So I loaded up this faded beauty, already picturing the massive funeral pyre I would build her, and feeling my heart ache for the shame of it. I was sure she was too far gone, absolutely beyond reasonable hope. But.
Reason be damned.

      And here's what it took: First I scrubbed this sucker from stem to stern cause she was naaaaarsty. I battled three spiders, killed two, and one scuttled off to likely call in reinforcements (I will almost certainly die by spider). I removed all the damaged applied plaster molding. These appliqu├ęs are always the weakest link against moisture, rare is the surviving whole example. The feet were the greatest challenge. The way they're always built, blocked and glued to achieve that round form, the hide glue alway gives near the damp cement floor, and the blocks start to fall off. This is easily repaired if you have the pieces, if not, you have to get creative. Referencing other William and Mary forms, I removed the damaged and remaining pieces and sanded the feet down to smaller elongated oval foot that one also sees in the period. That was the easy part. The hard part was hacksawing off the crumbling casters so rusted they couldn't be yanked out.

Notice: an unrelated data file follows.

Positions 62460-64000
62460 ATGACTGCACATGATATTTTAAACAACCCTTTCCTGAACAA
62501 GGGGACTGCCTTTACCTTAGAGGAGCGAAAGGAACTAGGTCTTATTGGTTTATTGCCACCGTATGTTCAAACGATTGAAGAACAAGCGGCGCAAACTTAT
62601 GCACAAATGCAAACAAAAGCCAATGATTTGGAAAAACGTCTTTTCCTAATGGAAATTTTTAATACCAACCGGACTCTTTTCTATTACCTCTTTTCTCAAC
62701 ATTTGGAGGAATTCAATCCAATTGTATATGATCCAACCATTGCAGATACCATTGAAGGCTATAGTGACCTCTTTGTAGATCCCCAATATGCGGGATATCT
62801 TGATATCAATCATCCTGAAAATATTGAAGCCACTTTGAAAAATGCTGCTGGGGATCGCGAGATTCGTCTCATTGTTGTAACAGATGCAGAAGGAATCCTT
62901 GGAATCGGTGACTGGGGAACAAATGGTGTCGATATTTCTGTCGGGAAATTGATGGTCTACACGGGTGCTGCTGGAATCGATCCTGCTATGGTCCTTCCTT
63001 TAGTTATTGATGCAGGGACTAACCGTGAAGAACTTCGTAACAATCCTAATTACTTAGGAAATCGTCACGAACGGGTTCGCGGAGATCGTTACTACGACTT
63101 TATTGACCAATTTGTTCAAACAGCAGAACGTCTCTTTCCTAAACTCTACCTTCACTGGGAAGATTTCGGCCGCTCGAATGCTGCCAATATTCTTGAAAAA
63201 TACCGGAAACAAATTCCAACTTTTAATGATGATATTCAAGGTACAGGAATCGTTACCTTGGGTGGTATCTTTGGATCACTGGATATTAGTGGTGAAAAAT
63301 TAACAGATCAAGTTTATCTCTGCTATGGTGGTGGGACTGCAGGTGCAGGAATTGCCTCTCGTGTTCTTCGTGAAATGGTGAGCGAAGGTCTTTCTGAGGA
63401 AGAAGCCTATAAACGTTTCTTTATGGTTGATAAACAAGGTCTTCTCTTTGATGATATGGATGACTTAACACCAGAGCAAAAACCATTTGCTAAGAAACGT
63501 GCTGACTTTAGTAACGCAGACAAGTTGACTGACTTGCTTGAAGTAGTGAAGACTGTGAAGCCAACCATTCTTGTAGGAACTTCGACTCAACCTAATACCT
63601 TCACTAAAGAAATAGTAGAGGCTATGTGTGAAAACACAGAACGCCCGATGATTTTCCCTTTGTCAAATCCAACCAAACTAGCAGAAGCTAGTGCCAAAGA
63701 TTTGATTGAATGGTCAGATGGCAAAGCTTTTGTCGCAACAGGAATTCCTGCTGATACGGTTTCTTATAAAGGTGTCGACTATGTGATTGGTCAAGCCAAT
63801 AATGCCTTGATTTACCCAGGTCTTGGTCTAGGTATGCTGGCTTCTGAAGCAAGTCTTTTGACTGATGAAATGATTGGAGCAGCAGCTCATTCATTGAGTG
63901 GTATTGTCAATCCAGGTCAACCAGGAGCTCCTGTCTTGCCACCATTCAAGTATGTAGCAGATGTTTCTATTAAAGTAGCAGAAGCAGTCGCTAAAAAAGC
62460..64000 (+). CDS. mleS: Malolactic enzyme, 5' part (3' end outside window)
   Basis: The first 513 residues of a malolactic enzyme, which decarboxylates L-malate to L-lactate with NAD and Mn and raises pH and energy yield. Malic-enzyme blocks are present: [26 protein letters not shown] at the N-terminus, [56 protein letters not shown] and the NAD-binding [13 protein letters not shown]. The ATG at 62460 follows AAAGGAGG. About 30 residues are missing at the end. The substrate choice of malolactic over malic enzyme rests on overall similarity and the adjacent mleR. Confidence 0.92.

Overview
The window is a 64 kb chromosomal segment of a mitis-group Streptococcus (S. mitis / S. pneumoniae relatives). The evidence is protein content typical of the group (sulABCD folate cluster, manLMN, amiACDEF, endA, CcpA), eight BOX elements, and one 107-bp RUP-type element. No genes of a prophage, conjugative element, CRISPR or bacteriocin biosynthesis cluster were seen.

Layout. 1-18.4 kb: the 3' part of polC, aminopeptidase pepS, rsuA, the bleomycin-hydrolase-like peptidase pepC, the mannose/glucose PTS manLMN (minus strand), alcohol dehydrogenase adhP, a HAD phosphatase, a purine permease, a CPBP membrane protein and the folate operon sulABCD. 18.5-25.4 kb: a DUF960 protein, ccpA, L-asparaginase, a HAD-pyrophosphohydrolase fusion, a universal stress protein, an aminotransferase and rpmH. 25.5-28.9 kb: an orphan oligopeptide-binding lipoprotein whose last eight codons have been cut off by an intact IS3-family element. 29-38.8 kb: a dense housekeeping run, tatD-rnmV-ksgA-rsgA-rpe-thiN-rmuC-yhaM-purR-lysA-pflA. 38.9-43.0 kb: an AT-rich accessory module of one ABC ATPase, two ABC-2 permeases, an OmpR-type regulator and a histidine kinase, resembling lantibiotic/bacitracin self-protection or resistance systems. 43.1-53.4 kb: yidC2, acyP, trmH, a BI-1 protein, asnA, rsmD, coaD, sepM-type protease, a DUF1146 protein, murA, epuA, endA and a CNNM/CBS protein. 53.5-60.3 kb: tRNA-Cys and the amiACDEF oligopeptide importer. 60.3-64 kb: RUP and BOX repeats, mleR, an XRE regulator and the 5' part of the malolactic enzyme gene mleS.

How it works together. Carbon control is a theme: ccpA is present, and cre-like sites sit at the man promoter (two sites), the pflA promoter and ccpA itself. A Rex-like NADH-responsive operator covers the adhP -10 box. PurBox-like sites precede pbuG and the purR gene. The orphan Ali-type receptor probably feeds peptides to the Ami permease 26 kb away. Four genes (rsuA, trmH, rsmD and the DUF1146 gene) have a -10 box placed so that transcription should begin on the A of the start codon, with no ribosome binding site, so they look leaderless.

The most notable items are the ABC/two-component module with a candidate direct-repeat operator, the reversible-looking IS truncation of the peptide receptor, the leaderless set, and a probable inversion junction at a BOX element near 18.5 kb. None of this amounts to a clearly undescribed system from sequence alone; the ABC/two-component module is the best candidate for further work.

I patched the few spots of veneer loss, not many actually, as the case, and the top were in surprisingly good condition. The damage seemed to have only snaked its way up to the apron but no farther. The drawers already worked well, just some light sanding of the tops to eliminate sticking. The lock had been wrenched out of one door, and both needed filling and repairs. I painted the case in a soft distressed black, and, in keeping with the theme of salvage, replaced the mismatched and broken wood knobs with a set of antique glass pulls from the same period. I'd pulled the paint caked knobs off a rotten vintage dresser, the only part of it worth saving, and had actually had to hacksaw several of their rusted posts to remove them. At the time it had seemed a fool's errand, but then when facing this sideboard I'd needed ten glass knobs, and lo and behold, there they were. I scrubbed them in hot water, replaced all the posts, and whiz bang-the knobs were aaaaaabsolutely flawless, and so is the sideboard.
      This is a long post so, something something, don't give up on stuff.
But really the moral is, for the love of god, stop storing your antique furniture in the damp basement.